The human dimension of long-term joblessness

According to recent news reports the number of workers filing for new unemployment benefits dropped to a near four-year low. And with the national unemployment rate at 8.5 percent, many are optimistically expecting renewed consumer confidence as we head into the 2012 elections cycle.

While this is good news, it isn’t sunshine and rainbows for everybody. Millions are still out of work or underemployed, and our economy isn’t anywhere near full capacity.

However as an optimist, it seems to me that there is a light at the end of the tunnel for many people – people who have had to rely on unemployment, their savings, and/or the generosity of family and friends.

Yet, something missing from the recent positive reports is the human dimension, the impact long-term unemployment can have on families as they struggle to pay the utility bills, the bank notes, the doctor’s bills or buy groceries.

In fact, long-term joblessness can have a dramatic and sometimes contradictory impact on people’s lives as they balance their economic reality with their expectations of the American Dream. For some the idea of the American Dream has been shattered, along with their sense of self-worth.

While unemployed some people feel worthless. They feel like it’s their fault, like they’re not working hard enough to find another job. Like there is something wrong with them.

Others feel angry and resentful, even justifiably pissed-off, that they were let go or laid off due to no fault of their own. This anger and resentment can sometimes hinder the search for other employment opportunities.

Furthermore, some people have worked the same job for 15, 20, 25 years and have a hard time believing they have the necessary skills or education to compete in today’s economy, with younger, better educated and less expensive workers – workers with very little “legacy costs” attached with them.

And undoubtedly, it is intimidating and scary to change jobs and/or go back to school.

All of this and so much more weighs on the minds of the unemployed and their families.

For example, my mother was let go almost two years ago. She had worked for the trash company. My stepfather had lost his job a few months before her. He worked as a mechanic for the same trash company.

All of a sudden their lives were turned upside down. She had dedicated 15 years to the company; he had dedicated 25 years. They had a mortgage, two car payments, utility bills, doctors’ bills, credit card debt, etc.

Understandably, they were both pretty angry and hurt by the situation. They had to use their savings and 401k investments to supplement the unemployment benefits. They didn’t have health insurance; the COBRA payments were just too much. Additionally, mom stopped taking her MS medicine since it was too expensive.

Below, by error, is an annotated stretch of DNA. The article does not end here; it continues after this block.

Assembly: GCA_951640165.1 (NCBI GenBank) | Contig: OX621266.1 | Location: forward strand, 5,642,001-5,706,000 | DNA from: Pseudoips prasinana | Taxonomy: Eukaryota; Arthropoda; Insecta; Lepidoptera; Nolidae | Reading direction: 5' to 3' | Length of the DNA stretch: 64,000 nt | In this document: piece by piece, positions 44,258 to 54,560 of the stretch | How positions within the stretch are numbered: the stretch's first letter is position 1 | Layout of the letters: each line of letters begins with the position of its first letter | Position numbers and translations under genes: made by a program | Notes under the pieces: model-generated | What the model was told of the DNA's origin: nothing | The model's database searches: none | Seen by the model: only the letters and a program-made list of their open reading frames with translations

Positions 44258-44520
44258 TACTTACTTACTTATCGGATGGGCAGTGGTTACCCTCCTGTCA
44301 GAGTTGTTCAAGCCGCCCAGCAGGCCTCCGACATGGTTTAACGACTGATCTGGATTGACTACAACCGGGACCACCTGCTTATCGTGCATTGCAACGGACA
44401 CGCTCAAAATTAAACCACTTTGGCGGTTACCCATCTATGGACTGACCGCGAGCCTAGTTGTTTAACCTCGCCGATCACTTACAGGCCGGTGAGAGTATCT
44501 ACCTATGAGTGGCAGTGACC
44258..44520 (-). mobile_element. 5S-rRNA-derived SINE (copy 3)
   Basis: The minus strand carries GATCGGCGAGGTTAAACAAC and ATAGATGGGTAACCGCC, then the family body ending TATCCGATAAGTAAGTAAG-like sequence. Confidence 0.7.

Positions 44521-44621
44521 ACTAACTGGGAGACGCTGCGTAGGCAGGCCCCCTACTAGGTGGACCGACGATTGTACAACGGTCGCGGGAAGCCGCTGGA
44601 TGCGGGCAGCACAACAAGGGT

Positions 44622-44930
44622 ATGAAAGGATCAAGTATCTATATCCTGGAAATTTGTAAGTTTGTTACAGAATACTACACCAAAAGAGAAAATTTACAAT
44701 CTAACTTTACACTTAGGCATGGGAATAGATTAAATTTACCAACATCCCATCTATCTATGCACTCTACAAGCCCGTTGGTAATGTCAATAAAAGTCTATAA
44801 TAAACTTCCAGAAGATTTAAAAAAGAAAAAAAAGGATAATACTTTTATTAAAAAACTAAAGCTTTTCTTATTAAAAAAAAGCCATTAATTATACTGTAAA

And to top things off, as the months turned into nearly two years, frustration and depression made it almost impossible to get excited about the grandkids’ birthday parties, or the holidays with family.

Tension and fear about the future turned into guilt.

In fact, my mother and stepfather blamed themselves for not being able to give my wife and me a wedding present when we got married last May. My mother actually apologized to me, and said, “I wish we could do more.”

Fortunately, after almost two years my stepfather got a job as a welder. His mood changed overnight. He could finally do something productive with his time, feel good about what he was doing and pay the bills.

And just last week, my mother got a job at a union manufacturing plant. She was so excited when she called to tell me. I could hear the pride in her voice, and the weight being lifted off her shoulders.

For many of us, our self-worth is wrapped-up in our ability to work, to pay the bills, “do right,” get by and retire with dignity – the American Dream. Being without a job for months or years can dash all of those expectations, can drag us down and make us feel worthless, make us blame ourselves for the economic situation we didn’t cause, and make us feel guilty as if we did something wrong.

Fortunately, my mother and stepfather have been able to weather the storm – victims of a social-economic system designed to benefit the 1 percent – and eventually, after much heartache, move on to greener pastures.

While many people are finding work as the economy slowly recovers, many more aren’t. Add into the mix a society and economy that perpetuates and reinforces the idea that poverty is a result of laziness and ignorance, and long-term unemployment can have a devastating impact on how people feel about themselves.

Ultimately, we need a full-employment economy, and better laws designed to protect workers and their jobs during times of economic distress. Ultimately, our society can and should do better. Our families deserve better.

Photo: Jobs with Justice // CC 2.0



Tony Pecinovsky
Tony Pecinovsky

Tony Pecinovsky is the author of "Let Them Tremble: Biographical Interventions Marking 100 Years of the Communist Party, USA" and author/editor of "Faith In The Masses: Essays Celebrating 100 Years of the Communist Party, USA." His forthcoming book is titled "The Cancer of Colonialism: W. Alphaeus Hunton, Black Liberation, and the Daily Worker, 1944-1946." Pecinovsky has appeared on C-SPAN’s "Book TV" and speaks regularly on college and university campuses across the country.